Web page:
A UNESCO WHS for the Sheep
The last 130 kilometers or so of the 2018 Stage 14 Tour takes place in the unique wilderness of the Cévennes National Park. Amazingly, the last 80 are within the Causses and Cévennes Mediterranean Agro-Pastoral Cultural Landscape, a UNESCO World Heritage Site since 2011. From almost the start, the terrain goes up, first slowly and then with increasing steepness towards Mont Lozere. This final climb could see some exhilarating action, as well as put spectators in an ideal location to visit Le-Pont-de-Montvert. This tiny village of only a few hundred residents perfectly represents the region’s historic and cultural landscapes and is also one of the Cévennes’s most beautiful towns. Use Le-Pont-de-Montevert as a door to discover this UNESCO World Heritage Site. The town’s architecture is steeped in history, a place where travelers like author Robert Lewis Stevenson have ventured throughout time. But any town in this storied region is just a window into the historical significance of the larger area, for the Causses and Cévennes has developed over the past 1,000 years thanks to a notable ago-pastoralism – a landscape defined by the nature of grazing and herding. Strong transhumance, or seasonal migration patterns developed in the 12th century and continue to this day. For this reason, the villages of the Causses and Cévennes are beautiful to behold, but the true magic lies in witnessing the on-going manners in which humans interact with the land and their livestock to recreate strong traditions.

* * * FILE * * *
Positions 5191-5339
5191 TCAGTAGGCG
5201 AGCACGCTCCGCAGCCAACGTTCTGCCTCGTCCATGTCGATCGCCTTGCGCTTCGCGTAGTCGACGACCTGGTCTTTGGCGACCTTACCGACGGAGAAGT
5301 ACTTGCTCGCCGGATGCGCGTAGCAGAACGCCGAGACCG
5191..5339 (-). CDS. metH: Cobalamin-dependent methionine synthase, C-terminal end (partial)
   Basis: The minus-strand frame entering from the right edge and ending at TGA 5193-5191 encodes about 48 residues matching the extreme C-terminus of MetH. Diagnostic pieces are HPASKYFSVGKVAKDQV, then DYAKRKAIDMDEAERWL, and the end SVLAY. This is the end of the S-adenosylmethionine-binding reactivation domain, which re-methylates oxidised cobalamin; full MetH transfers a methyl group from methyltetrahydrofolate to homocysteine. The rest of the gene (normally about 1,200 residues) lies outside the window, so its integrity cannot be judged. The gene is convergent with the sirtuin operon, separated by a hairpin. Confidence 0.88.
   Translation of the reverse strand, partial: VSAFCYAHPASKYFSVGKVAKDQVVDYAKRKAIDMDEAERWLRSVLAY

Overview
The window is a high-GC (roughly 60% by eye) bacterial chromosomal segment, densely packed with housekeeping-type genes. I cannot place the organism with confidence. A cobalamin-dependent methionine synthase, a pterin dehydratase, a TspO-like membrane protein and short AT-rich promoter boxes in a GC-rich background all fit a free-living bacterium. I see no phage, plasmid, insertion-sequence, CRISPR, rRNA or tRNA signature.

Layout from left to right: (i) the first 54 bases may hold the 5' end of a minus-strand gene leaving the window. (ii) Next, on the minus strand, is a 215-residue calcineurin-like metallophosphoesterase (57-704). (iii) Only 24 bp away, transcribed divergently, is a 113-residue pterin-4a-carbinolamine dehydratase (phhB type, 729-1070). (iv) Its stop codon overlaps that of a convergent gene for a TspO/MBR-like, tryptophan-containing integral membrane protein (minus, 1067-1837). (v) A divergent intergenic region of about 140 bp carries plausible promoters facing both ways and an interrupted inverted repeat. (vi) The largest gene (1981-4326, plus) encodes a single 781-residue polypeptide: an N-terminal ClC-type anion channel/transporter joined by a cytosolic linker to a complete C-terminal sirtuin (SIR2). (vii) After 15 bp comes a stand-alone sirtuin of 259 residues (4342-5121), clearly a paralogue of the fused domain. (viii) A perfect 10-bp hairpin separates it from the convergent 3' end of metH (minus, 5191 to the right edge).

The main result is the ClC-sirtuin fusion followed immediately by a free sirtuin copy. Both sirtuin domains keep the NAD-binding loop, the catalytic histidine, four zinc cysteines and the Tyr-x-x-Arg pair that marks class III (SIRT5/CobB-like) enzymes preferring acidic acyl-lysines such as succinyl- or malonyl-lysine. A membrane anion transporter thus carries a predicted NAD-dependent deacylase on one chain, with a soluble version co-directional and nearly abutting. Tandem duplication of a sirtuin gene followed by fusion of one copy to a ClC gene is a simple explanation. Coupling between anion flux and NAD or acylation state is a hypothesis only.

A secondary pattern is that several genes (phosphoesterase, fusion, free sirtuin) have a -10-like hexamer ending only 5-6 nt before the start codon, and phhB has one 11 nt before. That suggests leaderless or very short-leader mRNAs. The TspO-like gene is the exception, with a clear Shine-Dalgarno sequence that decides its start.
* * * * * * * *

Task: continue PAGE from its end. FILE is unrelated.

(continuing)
What’s Absolute About Absolutism
Stage 14 of the 2018 Tour de France finishes in the remote town of Mende at the edge of the Grand Causses, an area historically known as Gévaudan. In fact, Mende sits at the foot of Mount Mimat, which enjoys a commanding view of the town, some 300 meters (1,000 feet) below. The stage finishes up Mount Mimat and it will not only be a spectacular place to see the race, but a great vantage point to see this medieval city with its cathedral in the center. With narrow streets, an original city layout, and some wonderful architecture, Mende is a great place to explore some of the lesser known pre-Revolutionary history of France. As historian William Beik has explained in his article titled “Urban Factions and the Social Order During the Minority of Louis XIV,” he illustrates that Mende was an exemplary study of popular uprisings in the mid-17th century that initiated chinks in the armor of royal absolutism, a central aspect of French governance throughout its history. In particular, Beik looks at the Languedoc region between 1635 and 1660, a period during which Mende witnessed seven public disturbances. For a town of 5,000, this was on notable par with places lie Montpelier and Toulouse. Certainly, this had to do with a rise in prices and taxes, but Beik explains that such events give rise to lower class spontaneous uprisings. What was occurring in towns like Mende, however, were pre-meditated riots and demonstrations by the middle class and even more interesting, by women, united against an inconsistent royal system that seemed to back the corruption of local, immoral, leaders. This was only reversed by the genius that became the reign of Louis XIV as he became more entrenched in his control sovereignty. As you visit Mende, however, picture these different factions coming together in the streets of this small town to come to terms with the rule of absolutism. Walk its streets, visit its squares, cross the Pont Notre-Dame, and gaze at its cathedral – imagine this place a place in turmoil.